Designing an environmentally friendly building means taking into account the temperature that building occupants will want. If this estimate is incorrect, the occupants will spend their lives fiddling with the thermostat and opening the windows, lowering the energy efficiency of the building.
As you can imagine, to work out the right temperature for a building, we need to know what temperature will be comfortable for most people. This might sound easy, but currently we're getting it all wrong because, like so many things, we’re basing the "right" temperature on the assumption that all of humanity is an average-weight, middle-aged man.
A paper in today’s issue of the journal Nature Climate Change argues that the widely used standard for calculating building temperatures is based on outdated assumptions about human metabolic rates. Improving our calculations would not only make the world a little less unfair, but it could also result in more energy-efficient building designs, the authors write.
The widely used standard in setting a comfortable ambient temperature in a building is the predicted mean vote (PMV). It’s an equation that estimates whether a large group of people will vote whether the temperature is neutral, hot, or cold on a scale that runs from -3.0 to 3.0. The gold standard for a building is to have an ambient temperature that falls between -0.5 and 0.5, right about neutral.
To calculate the PMV requires consideration of things like the structural heat loss and efficiency of its air circulation. But one of the variables that needs to be included is the metabolic rate of a building’s occupants. According to Boris Kingma and Wouter van Marken Lichtenbelt, the authors of today's paper, the standard unit of metabolic rate is “set by convention based on the resting metabolic rate of only one 70kg, 40-year-old male.”
This was not such a major problem in the 1960s, when most of the people in an office building would have been closer to this profile. These days, it's more of an issue, because the assumption doesn’t take into account increases in gender diversity, body type diversity, and age diversity. It’s also more of a concern as it becomes ever more essential for buildings to be energy-efficient.
Kingma and van Marken Lichtenbelt wanted to see just how much the current standard could be overestimating the metabolic rate of young adult females performing office work. Based on what can only be called a tiny pilot experiment (see below), they calculated that the currently used measure might overestimate metabolic rate for this group by 20 to 32 percent.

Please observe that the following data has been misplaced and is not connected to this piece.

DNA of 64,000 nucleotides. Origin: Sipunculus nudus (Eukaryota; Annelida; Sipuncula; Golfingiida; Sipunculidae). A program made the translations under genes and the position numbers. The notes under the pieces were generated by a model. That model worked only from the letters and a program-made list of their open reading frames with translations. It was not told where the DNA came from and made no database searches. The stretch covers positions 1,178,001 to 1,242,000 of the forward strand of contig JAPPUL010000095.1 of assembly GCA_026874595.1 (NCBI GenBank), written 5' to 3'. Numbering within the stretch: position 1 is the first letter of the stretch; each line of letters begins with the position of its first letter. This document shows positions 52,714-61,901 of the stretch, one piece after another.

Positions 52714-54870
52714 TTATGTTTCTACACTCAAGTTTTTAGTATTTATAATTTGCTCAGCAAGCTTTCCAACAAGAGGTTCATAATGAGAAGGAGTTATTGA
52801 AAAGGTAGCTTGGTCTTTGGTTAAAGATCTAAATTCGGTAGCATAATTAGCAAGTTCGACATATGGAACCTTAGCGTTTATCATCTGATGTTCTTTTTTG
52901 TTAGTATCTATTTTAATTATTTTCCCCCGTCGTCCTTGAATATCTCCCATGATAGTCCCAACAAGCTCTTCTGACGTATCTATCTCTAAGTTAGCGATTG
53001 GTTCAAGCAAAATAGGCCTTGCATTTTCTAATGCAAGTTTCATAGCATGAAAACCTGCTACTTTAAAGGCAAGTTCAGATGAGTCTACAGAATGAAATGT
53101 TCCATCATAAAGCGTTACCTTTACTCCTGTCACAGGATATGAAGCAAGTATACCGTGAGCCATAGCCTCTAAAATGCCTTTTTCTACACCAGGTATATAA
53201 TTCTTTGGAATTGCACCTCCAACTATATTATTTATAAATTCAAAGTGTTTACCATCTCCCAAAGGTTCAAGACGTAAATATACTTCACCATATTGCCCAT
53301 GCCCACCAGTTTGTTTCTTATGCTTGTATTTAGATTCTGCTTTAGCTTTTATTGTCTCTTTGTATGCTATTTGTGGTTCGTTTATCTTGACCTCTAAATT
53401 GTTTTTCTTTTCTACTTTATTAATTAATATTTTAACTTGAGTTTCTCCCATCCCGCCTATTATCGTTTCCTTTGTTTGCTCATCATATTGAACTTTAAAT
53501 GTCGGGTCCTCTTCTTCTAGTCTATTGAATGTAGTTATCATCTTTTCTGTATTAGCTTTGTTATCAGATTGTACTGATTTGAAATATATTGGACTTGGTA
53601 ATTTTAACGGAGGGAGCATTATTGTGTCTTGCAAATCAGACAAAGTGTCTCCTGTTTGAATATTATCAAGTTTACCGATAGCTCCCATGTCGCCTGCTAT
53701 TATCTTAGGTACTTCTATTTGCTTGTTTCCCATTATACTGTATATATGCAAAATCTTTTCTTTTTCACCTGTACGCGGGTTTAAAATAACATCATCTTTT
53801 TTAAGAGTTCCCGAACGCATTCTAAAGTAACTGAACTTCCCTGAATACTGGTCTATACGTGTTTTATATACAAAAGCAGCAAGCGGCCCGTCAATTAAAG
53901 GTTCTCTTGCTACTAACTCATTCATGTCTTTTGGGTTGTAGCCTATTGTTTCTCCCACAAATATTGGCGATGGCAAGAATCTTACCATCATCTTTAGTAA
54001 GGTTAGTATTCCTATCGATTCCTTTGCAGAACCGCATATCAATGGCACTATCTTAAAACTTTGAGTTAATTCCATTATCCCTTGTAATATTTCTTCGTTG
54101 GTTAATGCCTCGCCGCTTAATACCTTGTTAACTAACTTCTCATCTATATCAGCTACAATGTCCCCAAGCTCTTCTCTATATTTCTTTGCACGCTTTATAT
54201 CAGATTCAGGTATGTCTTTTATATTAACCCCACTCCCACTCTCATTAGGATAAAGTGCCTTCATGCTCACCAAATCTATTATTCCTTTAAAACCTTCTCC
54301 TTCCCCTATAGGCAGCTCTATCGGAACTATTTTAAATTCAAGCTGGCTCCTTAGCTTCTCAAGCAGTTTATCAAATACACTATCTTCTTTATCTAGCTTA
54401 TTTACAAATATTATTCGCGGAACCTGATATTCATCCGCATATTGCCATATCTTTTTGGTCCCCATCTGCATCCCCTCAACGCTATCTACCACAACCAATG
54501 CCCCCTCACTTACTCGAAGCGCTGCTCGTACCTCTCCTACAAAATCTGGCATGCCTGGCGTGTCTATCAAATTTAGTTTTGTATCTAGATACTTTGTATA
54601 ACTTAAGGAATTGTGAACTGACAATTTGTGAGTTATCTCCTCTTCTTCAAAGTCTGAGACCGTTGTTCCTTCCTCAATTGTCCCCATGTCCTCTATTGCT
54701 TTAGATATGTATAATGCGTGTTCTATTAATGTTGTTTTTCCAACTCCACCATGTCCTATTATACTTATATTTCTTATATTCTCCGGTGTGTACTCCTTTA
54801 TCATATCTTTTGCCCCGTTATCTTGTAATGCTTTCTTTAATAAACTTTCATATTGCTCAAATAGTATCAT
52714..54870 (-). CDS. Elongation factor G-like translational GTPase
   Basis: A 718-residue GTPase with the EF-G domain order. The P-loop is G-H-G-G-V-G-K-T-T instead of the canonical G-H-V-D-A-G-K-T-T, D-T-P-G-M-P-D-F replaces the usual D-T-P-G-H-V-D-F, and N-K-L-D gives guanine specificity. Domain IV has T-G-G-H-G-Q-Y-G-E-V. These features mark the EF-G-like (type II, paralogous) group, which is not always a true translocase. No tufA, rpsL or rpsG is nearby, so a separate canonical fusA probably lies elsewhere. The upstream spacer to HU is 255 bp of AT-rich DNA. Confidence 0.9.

Unfortunately, they used an absolutely tiny sample size for this test: only 16 women. This means that it’s impossible to say whether the current average metabolism is definitely incorrect. Even just comparing the 16 women to 16 men would have been better—if the men had deviated from the established standard, that would have been interesting—but still probably wouldn’t have told us very much. The PMV is based on average votes across very large groups of people, and differences get smoothed out in very large numbers, so this particular test doesn't really tell us that the PMV's assumptions are wrong.
Nevertheless, this isn’t the only research suggesting that temperature affects women differently: past research has shown that women are both uncomfortably hot and uncomfortably cold more than men, writes Joost van Hoof in an accompanying article in Nature Climate Change. This suggests greater sensitivity to temperature swings and a smaller range of comfort.
It’s also not just about women: people with different body types will perceive temperature in different ways, because fat and lean layers create different heat loss profiles. Age adds another complicating factor, too.
It’s probably necessary to re-examine the assumed human metabolism and adjust it to fit modern populations, rather than assuming it’s held firmly in place for the last half-century. That said, it will take a lot more evidence to convince people in the construction industry that the temperature standards need a rethink, writes van Hoof.
Recalibrating standards to take into account the slightly higher temperatures required by women (assuming other members of a more diverse office population don’t swing in the other direction) would mean that buildings could save on cooling costs—costs that will continue rising and have an increasing impact as Earth warms. It’s not clear whether this will outweigh the cost of raised heating requirements in the winter, but it's probably safe to assume that buildings designed with accurate temperatures in mind will ultimately be more energy-efficient.
This post originated on Ars Technica UK